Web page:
Hamlet: Act I, Scene II Lines 76-128
Hamlet. “Seems,” mother? not seems, it is, I do not know why you say “seems.”
My good mother, it is neither my dark clothes, nor my dejected sighs, nor the tears that linger in my eyes or the permanent expression of gloom on my face, nor any other exhibition of grief I may show that will truly display how I feel; these may indeed “seem” like actions of grief, for they are expressions one may use, but I have more grief on the inside than could ever be shown on the surface.
King. It is sweet and admirable of you, Hamlet, to mourn your father with such dedication: but you must know that your father lost a father, and your grandfather before him lost a father, and each son was obligated as family to mourn for a certain term; but, to persist in stubborn lamentation is just being sacrilegiously relentless, it is unmanly, it goes against God’s will, and reveals a heart that is vulnerable and a weak mind, even the most uneducated are aware that death is a natural part of life, and must come to be for all of us, why should we take it personally? Shame! it is disrespectful to the dead, to nature, to heaven! It is the way the world is that all fathers must die. We beg of you to stop this useless mourning, and think of us as your family: for let all the world be aware, you are the next in line to the throne, and I will dispose to you no less than the love that dearest father gives to his son. As for your intentions to return to school in Wittenberg, we would much prefer if you stayed here, and we ask you, beg of you, to remain here in our company as our chief member of the court, cousin, and now our son.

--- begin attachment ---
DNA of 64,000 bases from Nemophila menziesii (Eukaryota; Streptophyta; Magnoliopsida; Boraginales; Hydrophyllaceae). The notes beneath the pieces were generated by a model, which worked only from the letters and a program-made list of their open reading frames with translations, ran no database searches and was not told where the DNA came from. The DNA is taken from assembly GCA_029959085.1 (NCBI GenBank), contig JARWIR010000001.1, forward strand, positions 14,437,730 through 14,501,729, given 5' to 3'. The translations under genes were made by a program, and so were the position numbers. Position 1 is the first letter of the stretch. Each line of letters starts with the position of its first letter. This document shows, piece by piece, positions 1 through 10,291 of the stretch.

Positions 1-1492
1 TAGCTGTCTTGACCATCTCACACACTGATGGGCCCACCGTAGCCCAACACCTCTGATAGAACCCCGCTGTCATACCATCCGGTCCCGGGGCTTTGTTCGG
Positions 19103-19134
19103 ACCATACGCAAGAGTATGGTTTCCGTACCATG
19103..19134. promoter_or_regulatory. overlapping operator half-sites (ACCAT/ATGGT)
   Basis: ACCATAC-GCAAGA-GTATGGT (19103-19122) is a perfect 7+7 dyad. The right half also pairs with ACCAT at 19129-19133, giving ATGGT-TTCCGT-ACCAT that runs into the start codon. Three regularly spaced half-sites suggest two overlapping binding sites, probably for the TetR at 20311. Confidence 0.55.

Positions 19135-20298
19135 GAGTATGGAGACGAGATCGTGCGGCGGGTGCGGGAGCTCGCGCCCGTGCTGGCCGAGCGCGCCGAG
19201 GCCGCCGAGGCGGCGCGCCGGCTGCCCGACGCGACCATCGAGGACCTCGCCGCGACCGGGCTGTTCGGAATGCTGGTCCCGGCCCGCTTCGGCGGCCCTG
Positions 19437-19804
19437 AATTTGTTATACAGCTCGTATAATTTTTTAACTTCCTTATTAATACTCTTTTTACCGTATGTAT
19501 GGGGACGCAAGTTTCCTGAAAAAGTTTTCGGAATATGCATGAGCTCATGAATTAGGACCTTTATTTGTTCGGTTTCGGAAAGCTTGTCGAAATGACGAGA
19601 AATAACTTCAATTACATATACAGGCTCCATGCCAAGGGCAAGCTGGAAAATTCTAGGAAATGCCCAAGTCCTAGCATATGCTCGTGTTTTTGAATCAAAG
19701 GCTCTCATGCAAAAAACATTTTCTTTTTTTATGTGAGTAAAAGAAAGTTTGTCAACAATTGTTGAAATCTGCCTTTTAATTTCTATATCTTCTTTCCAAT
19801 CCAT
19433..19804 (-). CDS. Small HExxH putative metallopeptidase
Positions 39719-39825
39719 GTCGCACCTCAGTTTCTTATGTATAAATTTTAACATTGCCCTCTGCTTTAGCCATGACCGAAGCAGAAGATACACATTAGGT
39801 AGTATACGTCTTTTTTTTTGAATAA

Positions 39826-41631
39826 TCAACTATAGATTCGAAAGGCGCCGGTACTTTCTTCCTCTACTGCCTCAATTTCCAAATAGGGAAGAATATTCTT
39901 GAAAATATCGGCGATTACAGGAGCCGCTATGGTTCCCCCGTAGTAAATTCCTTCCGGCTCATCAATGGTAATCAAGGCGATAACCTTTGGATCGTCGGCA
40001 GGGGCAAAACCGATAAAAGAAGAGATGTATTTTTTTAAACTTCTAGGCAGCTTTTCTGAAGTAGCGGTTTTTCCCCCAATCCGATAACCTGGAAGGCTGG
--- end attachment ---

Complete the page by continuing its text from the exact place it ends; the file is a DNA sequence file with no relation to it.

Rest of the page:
Queen. Please do not break your mother’s heart, Hamlet: I beg you, stay here with us; do not return to Wittenberg.
Hamlet. I will try my absolute best to obey you, mother.
King. Your answer shows your love. Come now, my lovely wife; as Hamlet has willingly agreed to stay in Denmark I am delighted, and in celebration...